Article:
A proxy can be incorporated in place of this real subject and allow it to be accessed remotely. We can save jQuery's setArray method in a closure and overwrite it as follows -

(function( )  {
     //  Set all call to setArray 
     var  proxied =  jQuery.fn.setArray;

     jQuery.fn.setArray =  function( )  {
          console.log(this,   arguments); 
          return proxied.apply(this,   arguments);

} ) ( );

The above example wraps its code in a function to hide the proxied variable. The proxy then logs all calls to the method and delegates the call to the original method. Making use of the jQuery's apply(this, arguments) guarantees that the caller won't be able to notice the difference between the original and the proxied method.

Built-in Functions
JavaScript comes along with useful set of functions. These inbuilt functions or methods can be used to manipulate Strings, Numbers, and Dates.

The following below are the important functions of JavaScript -

Sr.No.Method & Description
Returns the character at the specified index.
Combines the text of two strings and returns a new string.
Calls a function for each element in the array.
Returns the index within the calling String object of the first occurrence of the specified value, or -1 if not found.
Returns the length of the string.
Removes the last element from an array and returns that element.
Adds one or more elements to the end of an array and returns the new length of the array.
Reverses the order of the elements of an array -- the first becomes the last, and the last becomes the first.
Sorts the elements of an array.
Returns the characters in a string beginning at the specified location through the specified number of characters.
Returns the calling string value converted to lower case.
Returns the string representation of the number's value.
Returns the calling string value converted to uppercase.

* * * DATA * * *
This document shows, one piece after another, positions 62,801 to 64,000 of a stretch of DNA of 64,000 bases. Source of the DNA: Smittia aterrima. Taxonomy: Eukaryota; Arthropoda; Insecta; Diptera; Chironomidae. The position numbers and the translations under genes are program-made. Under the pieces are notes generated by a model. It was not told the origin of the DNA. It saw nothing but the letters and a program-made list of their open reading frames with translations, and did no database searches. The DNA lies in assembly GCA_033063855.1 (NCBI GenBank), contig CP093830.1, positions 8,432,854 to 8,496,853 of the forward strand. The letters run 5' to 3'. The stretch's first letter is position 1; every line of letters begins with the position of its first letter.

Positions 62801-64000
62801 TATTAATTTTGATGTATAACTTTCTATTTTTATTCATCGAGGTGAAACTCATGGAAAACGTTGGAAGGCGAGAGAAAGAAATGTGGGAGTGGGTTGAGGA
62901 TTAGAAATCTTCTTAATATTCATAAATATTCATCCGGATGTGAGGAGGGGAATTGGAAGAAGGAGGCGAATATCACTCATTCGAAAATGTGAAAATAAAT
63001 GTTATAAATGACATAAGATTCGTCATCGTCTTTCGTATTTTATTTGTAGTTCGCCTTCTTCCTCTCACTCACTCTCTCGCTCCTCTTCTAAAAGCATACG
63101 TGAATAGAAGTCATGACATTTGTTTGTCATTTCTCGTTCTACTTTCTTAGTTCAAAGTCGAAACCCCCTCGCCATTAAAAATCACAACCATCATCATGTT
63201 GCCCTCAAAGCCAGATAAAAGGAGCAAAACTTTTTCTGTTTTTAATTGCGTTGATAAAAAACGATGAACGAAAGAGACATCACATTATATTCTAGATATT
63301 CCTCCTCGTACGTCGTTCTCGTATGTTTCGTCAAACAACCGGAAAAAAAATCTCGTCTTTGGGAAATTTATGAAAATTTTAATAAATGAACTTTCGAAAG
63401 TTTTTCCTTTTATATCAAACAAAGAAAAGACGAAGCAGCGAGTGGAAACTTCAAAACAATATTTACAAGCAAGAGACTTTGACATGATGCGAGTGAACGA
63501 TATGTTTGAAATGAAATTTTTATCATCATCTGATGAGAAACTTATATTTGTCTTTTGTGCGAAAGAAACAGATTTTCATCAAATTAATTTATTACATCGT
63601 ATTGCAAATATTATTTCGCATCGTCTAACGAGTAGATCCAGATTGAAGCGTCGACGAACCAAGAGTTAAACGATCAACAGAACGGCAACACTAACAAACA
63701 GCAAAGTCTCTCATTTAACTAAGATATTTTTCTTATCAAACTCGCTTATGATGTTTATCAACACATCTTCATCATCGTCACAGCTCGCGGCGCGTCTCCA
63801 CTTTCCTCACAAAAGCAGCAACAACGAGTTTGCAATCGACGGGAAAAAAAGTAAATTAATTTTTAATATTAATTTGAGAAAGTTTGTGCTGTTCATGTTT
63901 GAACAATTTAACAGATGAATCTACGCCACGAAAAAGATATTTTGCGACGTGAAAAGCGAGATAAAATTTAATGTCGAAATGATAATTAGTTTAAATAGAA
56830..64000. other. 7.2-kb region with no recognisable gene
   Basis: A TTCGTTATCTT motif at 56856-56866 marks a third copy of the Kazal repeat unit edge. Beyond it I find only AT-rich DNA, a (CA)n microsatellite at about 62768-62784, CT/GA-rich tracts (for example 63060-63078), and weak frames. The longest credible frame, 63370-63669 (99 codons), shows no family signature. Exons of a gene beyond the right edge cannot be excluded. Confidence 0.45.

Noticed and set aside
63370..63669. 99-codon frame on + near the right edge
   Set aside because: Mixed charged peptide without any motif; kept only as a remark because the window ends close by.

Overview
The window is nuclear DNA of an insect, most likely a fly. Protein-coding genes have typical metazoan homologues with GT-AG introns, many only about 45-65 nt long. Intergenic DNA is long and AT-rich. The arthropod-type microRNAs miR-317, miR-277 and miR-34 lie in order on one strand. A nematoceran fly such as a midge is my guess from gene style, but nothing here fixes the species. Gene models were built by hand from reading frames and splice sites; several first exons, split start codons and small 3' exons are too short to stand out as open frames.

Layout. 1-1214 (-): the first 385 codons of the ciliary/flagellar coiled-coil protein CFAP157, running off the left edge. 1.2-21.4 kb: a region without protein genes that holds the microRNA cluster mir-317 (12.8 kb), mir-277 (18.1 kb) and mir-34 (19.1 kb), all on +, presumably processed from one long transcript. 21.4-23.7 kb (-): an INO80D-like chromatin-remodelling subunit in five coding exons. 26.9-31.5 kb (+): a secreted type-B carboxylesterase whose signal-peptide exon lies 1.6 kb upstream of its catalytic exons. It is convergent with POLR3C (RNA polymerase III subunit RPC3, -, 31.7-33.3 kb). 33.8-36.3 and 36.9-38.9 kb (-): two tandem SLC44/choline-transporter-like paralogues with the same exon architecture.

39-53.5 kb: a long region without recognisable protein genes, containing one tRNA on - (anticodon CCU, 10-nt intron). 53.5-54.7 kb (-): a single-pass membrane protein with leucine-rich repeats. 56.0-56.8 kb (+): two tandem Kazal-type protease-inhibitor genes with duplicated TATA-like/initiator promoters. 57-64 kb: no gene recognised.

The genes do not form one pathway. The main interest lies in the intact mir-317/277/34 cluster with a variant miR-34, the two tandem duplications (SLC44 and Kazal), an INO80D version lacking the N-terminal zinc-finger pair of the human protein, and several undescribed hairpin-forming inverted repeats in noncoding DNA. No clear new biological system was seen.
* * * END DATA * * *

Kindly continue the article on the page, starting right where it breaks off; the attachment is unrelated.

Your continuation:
You can also read our tutorial post on: JavaScript Syntax

The Document Object Model
The document object model is a tree structure of various elements of HTML. Below is a very short example -

          <title>jQuery Document Object Model</title>

               <p>This is a Paragraph.</p>
               <p>This is another Paragraph.</p>
               <p>This is a third Paragraph.</p>

Below is the output of the above example

This is a Paragraph. 
This is another Paragraph.
This is the third Paragraph.

The following are the important points about the above tree structure -

  • The <html> above is the ancestor of all the other elements; in order words, all the other element are decendants <html>.
  • The <head> and <body> elements are not only decendants, but also children of <html> as well. 
  • Likewise, in addition to being the ancestor of <head> and <body>, <html> is also their parents.
  • The <p> elements are children and decendants of <div>, decendants of <body> and <html>, and the siblings of <p> elements.

While learning jQuery concepts, it will be helpful to have a proper understanding of DOM. DOM full tutorial will be made available to this blog very soon.

Alright guys! We have come to the end of this tutorial post. In my next tutorial post, i will be discussing about the various selectors available in jQuery.

Feel free to ask your questions where necessary and i will attend to them as soon as possible.